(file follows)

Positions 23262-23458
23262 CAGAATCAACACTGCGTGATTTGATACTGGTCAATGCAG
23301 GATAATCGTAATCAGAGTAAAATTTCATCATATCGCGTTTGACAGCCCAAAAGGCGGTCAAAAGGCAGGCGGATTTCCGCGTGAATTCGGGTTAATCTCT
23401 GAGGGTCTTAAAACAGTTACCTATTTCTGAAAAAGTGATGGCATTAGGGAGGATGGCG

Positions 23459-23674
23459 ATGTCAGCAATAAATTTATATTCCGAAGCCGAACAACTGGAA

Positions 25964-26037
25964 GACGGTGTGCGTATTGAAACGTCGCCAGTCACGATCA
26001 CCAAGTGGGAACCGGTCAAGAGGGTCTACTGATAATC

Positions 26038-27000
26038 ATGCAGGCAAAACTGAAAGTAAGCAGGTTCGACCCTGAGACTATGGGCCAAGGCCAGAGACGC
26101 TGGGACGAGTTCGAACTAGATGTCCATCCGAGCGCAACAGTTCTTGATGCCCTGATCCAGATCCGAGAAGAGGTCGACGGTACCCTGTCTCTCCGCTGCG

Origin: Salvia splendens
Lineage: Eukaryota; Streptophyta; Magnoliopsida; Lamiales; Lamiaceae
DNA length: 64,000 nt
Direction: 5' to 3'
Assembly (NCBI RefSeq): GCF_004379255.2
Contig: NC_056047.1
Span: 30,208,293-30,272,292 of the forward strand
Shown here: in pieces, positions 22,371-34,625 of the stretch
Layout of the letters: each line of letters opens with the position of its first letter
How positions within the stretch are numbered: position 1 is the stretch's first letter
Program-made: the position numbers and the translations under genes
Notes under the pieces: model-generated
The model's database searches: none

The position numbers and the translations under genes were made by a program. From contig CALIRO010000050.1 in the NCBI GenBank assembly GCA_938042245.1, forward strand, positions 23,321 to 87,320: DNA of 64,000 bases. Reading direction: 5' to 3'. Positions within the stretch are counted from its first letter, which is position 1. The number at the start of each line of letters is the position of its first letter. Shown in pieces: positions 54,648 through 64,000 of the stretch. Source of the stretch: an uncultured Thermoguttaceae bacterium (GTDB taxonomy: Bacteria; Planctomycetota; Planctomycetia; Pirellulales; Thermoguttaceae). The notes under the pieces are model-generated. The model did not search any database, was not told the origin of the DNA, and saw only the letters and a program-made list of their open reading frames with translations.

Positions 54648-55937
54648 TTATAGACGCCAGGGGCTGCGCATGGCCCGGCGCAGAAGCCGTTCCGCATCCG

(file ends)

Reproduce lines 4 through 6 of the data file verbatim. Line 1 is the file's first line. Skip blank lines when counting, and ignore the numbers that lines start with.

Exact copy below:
23401 GAGGGTCTTAAAACAGTTACCTATTTCTGAAAAAGTGATGGCATTAGGGAGGATGGCG

Positions 23459-23674
23459 ATGTCAGCAATAAATTTATATTCCGAAGCCGAACAACTGGAA